I nodded, my eyes appropriately misty. I didn’t have much with me, so I mostly milled around while my mother filled out a bunch of paperwork. One of the psychiatrists—Dr. Kells—clicked toward me in expensive-looking heels. She was dressed like my mother—silk blouse, pencil skirt, perfectly applied makeup and perfectly coiffed hair.

Her wide red lips pulled back to reveal a flawless smile. “I hear you’re going home,” she said.

“Looks that way,” I said back, careful not to sound too smug.

“Good luck to you, Mara.”


But then she didn’t leave. She just stood there, watching me.


“Ready?” Mom called out.

Just in time. I left Dr. Kells with a wave and met my mother by the elevator. As the doors closed, it took everything I had not to cheer.

“What do you think of her?” Mom asked me, once we were alone.


“Dr. Kells.”

I wondered where she was going with this. “She’s all right.”

“There’s an outpatient program that Dr. West recommended—it’s actually run by her as part of Horizons. They do a lot of group therapy work—teens only—and art and music therapies, that type of thing.”

“Okay . . .”

“I think it would be good for you.”

I wasn’t sure what to say. Outpatient was better than inpatient, certainly—and I had to act like I wanted that brand of help. But dropping out of school was a big deal. I needed a minute to think.

Luckily, I got it. Because the elevator doors opened and there was my father standing in the lobby, looking healthy and invincible. I knew better than anyone that he wasn’t.

“Dad,” I said, with a smile so wide it hurt my cheeks. “You look good.” He really did; the pale skin we shared had some color to it, and he didn’t seem tired or haggard or thin, despite what he’d been through. In fact, standing there in khakis and a white polo shirt, he looked like he was heading out to play golf.

He flexed one of his arms and pointed at his biceps. “Man of steel.”

My mother shot him a withering look, and then the three of us walked out into the sub-Saharan humidity and into the car.

I was happy. So happy that I almost forgot what landed me in the hospital in the first place. What landed my father in the hospital in the first place.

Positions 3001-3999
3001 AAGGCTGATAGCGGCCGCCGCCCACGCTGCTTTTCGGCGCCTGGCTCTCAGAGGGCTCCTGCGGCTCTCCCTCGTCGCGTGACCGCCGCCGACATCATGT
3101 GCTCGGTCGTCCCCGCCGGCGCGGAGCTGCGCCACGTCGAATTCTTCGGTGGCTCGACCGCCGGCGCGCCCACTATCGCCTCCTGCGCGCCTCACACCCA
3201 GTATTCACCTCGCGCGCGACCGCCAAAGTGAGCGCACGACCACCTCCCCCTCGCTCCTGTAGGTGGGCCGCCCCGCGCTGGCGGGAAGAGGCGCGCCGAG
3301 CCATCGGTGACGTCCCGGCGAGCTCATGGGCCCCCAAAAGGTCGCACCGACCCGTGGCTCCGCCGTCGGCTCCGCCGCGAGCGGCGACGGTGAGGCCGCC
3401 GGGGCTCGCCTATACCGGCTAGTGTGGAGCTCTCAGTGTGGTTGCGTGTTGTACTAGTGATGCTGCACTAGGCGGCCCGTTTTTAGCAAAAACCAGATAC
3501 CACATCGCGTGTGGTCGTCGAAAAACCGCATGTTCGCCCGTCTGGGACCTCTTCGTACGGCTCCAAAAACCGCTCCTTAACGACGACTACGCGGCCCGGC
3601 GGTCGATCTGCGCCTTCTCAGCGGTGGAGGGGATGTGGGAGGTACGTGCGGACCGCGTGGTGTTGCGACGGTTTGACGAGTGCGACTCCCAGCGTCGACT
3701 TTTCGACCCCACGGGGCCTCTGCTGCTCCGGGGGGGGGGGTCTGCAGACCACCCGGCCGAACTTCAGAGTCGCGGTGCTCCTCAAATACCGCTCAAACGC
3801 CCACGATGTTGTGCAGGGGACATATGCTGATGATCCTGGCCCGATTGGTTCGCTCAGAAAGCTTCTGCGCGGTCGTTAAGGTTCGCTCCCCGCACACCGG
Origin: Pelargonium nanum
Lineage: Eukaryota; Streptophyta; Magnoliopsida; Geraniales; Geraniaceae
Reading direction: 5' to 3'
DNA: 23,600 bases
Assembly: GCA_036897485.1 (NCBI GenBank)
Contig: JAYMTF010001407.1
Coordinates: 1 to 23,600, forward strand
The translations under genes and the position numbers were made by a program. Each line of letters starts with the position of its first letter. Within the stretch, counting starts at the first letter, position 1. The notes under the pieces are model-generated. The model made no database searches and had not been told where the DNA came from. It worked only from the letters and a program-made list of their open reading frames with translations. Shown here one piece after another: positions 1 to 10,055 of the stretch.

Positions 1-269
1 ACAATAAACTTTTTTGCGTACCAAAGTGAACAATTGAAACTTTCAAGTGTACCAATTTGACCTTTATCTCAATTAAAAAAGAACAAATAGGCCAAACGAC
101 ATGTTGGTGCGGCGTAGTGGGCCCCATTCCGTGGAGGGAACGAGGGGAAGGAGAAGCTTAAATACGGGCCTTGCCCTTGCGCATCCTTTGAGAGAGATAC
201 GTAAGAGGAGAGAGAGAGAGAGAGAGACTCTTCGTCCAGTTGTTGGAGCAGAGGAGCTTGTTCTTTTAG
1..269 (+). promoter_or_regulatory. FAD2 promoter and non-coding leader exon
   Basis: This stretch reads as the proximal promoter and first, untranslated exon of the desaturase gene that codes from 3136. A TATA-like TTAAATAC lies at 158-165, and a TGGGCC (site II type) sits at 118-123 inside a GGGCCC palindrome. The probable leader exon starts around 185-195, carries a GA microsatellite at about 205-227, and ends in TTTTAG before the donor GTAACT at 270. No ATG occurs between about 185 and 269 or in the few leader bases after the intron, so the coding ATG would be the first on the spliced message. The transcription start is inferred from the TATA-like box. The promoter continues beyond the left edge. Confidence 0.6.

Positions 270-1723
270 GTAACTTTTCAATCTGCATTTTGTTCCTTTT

“So what do you think?” my mother asked me.


“About the Horizons Outpatient Program?”

Had she been talking? Had I not noticed?

Either way, I was out of time. “I think—I think it sounds okay,” I finally said.

My mother let out a breath I hadn’t noticed she’d been holding. “Then we’ll make sure you start ASAP. We’re so happy you’re coming home, but there are going to be adjustments. . . .”

There’s always another shoe.

“I don’t want you home alone. And I don’t want you driving, either.”

I bit my tongue.

“You can leave the house as long as Daniel’s with you. And if you come back without him, he’ll have to answer for it.”

Which wasn’t fair to him. Which they knew.

“Someone will take you to and from the program every day—”

“How many days a week is it?”

“Five,” my mother said.

At least it wasn’t seven. “Who’s going to take me?” I asked, peering at her. “Don’t you have work?”

“I’ll take you, sweetheart,” my dad said.

“Don’t you have work?”

“I’m taking some time off,” he said lightly, and ruffled my hair.

When we pulled up onto our street, I was surprised to find myself annoyed. It was the picture of suburban perfection; each lawn meticulously edged, each hedge carefully trimmed. There wasn’t a single flower out of place, or even a stray branch on the ground, and our house was just the same. Maybe that was what bothered me. My family had been through hell and I was the one who put them there, but from the outside looking in, you’d never know.

When my mother opened the front door, my little brother rushed into the foyer wearing a suit, pocket square and all.

He smiled with his whole face, threw his arms wide open and seemed like he was just about to launch himself at me, but then stopped. He teetered on his toes. “Are you staying?” he asked cautiously.

I looked to my mother for an answer.

“For now,” she said.

“Yes!” He wrapped both arms around me, but when I tried to do the same he jumped away. “Watch the suit,” he said, glaring.

Oh, boy. “Have you taken over the operation of some Fortune 500 company while I was gone?”

“Not yet. We’re supposed to dress up as the person we most admire and write a speech from their point of view for school.”

“And you are . . .”

“Warren Buffett.”

“I didn’t know he was partial to pocket squares.”

“He isn’t.” Daniel appeared from the kitchen, his fingers wrapped around a very thick book, the title of which I couldn’t read. “That was Joseph’s special touch.”

“Wait, isn’t it Sunday?” I asked.

Daniel nodded. “It is. But even with the entirety of spring break to practice, our little brother doesn’t appear to want to wear anything else.”

Joseph lifted his chin. “I like it.”

“I like it too,” I said, and ruffled his hair before he ducked away.

Daniel grinned at me. “Glad to have you back, little sister.” His eyes were warm, and I’d never felt happier to be home. He ran a hand through his thick hair, creating a gravity-defying mess. I cocked my head—the gesture was unusual for him. It was more reminiscent of—